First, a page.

In December, more than a year after the fatal shooting, Grassley sent a letter to the FBI asking whether the investigation was complete. The senator also asked whether the FBI would commit to providing its report to the Senate Judiciary Committee when the investigation was concluded. Grassley was then chairman of the committee and remains a member.
The FBI has not responded to the letter, despite about six follow-up inquiries, Grassley spokesman Taylor Foy said.
On Thursday Grassley began by asking “why I can’t get answers for citizens of the United States for the murder of a son.” He noted that Ghaisar’s family “has been looking for answers but they have only encountered silence. The FBI took over the investigation but has not shared any findings or even an update with the family.”
Grassley noted that after he sent his letter in December, “even this senator got silence from the FBI. Investigations into the use of deadly force should be handled in a manner that reinforces accountability and public confidence in law enforcement. The FBI’s silence treatment is concerning. The Ghaisar family, Congress, this senator and the public shouldn’t have to wait years to get an answer from the FBI.”
An FBI spokeswoman said the investigation was ongoing and that the bureau could not comment on it or Grassley’s statement.
“When a seven-term U.S. senator cannot get answers,” Ghaisar family attorney Roy L. Austin Jr. said, “I guess it should not be surprising that an ordinary American family cannot get answers. The lengths that the U.S. government, our government, has gone to hide the complete truth from a grieving family is nothing short of shameless. But, there is one truth we know from the video — there was no reason for those officers to shoot and kill Bijan.”
On Nov. 17, 2017, Ghaisar was driving south on the George Washington Memorial Parkway when he suddenly stopped in a lane of traffic in Alexandria, according to a Park Police traffic report. His Jeep was struck from behind by a Toyota Corolla driven by an Uber driver, who reported that the Jeep’s driver did not acknowledge him and instead drove off.
Park Police spotted the Jeep, with the vanity license plate “BIJAN,” on the parkway south of Alexandria and pursued it with lights and siren on. Ghaisar stopped once in the right lane, then drove off as the officers ran at his vehicle with guns drawn, according to a video later released by Fairfax County police. Ghaisar drove about 59 miles per hour as he headed farther south on the parkway, according to a Park Police officer reporting the pursuit to dispatchers, then pulled off the exit at West Boulevard Drive and stopped again. Again the officers ran at his Jeep with guns drawn, the video shows, and again Ghaisar drove away.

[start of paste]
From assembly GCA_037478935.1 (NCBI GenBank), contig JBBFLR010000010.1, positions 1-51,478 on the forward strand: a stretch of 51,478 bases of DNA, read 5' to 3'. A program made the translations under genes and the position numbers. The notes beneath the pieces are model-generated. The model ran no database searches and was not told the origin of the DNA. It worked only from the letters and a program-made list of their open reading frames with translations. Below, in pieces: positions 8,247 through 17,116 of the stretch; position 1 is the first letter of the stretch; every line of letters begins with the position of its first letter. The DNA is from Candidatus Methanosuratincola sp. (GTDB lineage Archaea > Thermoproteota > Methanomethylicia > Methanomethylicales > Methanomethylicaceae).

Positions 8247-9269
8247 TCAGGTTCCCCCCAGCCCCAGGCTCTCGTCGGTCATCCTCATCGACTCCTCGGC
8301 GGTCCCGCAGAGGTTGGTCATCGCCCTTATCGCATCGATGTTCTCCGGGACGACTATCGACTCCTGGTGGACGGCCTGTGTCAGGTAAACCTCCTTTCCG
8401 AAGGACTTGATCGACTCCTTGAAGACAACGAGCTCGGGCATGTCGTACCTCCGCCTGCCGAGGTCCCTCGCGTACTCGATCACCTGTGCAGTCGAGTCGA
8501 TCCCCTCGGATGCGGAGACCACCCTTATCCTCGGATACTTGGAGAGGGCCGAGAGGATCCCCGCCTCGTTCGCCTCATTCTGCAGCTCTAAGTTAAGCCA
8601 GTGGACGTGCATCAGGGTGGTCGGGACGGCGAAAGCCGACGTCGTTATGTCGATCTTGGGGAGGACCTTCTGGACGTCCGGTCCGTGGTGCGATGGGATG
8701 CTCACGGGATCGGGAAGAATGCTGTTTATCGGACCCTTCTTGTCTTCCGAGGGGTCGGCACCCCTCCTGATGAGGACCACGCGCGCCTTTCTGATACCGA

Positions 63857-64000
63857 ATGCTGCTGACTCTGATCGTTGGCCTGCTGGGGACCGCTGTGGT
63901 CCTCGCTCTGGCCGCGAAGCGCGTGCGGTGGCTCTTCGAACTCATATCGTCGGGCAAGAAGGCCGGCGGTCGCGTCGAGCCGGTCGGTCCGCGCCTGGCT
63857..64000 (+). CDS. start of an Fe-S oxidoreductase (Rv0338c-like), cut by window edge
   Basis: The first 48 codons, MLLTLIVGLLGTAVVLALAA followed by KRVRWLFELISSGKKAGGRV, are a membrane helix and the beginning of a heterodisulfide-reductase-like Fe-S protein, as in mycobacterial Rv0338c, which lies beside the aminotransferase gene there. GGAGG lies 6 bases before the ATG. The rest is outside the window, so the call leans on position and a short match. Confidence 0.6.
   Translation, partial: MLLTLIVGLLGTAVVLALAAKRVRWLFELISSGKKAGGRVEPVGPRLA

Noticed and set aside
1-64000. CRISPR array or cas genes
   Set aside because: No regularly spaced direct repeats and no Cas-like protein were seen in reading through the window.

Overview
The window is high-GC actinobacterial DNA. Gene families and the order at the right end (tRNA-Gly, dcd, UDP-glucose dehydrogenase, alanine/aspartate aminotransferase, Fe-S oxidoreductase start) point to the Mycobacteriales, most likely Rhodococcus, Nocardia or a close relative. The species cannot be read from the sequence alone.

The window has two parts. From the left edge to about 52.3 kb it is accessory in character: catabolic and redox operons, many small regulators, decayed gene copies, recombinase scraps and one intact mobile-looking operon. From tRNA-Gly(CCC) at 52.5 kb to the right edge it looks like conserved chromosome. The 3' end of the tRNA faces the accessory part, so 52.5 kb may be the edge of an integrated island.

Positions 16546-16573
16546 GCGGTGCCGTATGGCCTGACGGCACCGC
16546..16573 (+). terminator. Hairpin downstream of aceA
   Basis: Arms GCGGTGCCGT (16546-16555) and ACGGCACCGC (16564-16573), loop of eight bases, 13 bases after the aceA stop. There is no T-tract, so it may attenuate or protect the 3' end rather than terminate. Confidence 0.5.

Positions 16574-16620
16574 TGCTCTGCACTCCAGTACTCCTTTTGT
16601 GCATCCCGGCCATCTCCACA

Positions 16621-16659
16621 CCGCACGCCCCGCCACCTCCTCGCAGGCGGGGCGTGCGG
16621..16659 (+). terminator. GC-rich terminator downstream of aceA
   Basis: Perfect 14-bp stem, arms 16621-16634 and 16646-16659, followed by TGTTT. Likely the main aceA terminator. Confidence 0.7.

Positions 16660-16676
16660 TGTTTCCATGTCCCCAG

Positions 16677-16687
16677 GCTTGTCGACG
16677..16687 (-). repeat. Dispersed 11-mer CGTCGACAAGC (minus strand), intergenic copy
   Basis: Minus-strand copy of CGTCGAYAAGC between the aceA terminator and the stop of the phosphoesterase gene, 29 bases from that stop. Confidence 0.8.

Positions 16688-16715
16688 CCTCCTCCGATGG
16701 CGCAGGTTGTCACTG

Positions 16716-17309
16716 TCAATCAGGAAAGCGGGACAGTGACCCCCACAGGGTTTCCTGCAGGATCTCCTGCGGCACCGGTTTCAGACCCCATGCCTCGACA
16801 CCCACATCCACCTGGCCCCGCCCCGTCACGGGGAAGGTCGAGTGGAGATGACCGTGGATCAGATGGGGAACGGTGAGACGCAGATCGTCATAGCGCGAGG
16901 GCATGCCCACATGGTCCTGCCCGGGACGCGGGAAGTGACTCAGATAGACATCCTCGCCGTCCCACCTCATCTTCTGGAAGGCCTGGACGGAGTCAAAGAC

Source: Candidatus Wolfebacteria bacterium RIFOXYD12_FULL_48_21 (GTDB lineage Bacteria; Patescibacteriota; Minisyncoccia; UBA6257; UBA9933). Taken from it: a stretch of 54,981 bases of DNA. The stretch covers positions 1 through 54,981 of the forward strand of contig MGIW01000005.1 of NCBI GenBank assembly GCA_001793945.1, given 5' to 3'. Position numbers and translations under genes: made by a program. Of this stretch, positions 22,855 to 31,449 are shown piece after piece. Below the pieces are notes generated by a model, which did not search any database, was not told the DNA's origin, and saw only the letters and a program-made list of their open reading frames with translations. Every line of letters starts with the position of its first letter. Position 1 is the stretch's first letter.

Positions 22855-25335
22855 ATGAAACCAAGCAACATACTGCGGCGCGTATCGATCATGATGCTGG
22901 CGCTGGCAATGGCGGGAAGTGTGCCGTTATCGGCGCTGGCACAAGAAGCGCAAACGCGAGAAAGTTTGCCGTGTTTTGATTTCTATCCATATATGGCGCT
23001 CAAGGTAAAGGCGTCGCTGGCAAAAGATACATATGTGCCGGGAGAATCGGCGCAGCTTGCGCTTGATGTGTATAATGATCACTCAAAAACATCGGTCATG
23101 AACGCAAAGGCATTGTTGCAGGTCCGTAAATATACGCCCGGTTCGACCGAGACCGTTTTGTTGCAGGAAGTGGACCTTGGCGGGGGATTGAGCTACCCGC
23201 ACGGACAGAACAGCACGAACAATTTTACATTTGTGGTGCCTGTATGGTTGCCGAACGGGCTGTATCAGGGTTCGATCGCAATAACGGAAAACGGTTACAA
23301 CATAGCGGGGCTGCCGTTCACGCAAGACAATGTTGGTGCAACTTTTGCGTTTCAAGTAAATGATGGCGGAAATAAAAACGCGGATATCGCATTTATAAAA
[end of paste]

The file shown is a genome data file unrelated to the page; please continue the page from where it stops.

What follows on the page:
A short distance away, in a residential neighborhood in the Fort Hunt area, Ghaisar stopped at the intersection of Fort Hunt Road and Alexandria Avenue. As the officers approached the Jeep a third time with guns drawn, Ghaisar started to slowly drive off, and the officers fired nine times into the Jeep, the Fairfax video shows. Ghaisar was struck four times in the head, his family said. He was not armed, and no drugs were found in the car, a Fairfax police report states. Ghaisar lived for 10 days before he died on Nov. 27, 2017.
The two officers involved have been placed on administrative duty with pay, the Park Police said. Ghaisar’s parents filed a civil suit against the Park Police and the unidentified officers, which is pending in federal court in Alexandria. The U.S. attorney’s office in Washington is handling the prosecution of the case along with the Civil Rights Division of the Justice Department. A Washington Post study of dozens of recent cases involving police misconduct found that the Justice Department takes an average of three years to file charges in such cases. The Justice Department announced last week it would not charge a Tulsa police officer who killed an unarmed man in September 2016.
In 2014, Grassley sent a similar letter to the Justice Department after the shooting of another unarmed man in Fairfax County, John Geer. Geer had been killed by an unidentified Fairfax officer in August 2013, and by November 2014 there had been no movement in the case. The Justice Department’s response to Grassley’s letter prompted a Fairfax judge to order the Fairfax police to release information to Geer’s family, ultimately leading to the release of the police case file and prosecution of the officer on a murder charge. The officer, Adam Torres, later pleaded guilty to involuntary manslaughter, and Fairfax paid a $2.95 million settlement to Geer’s family.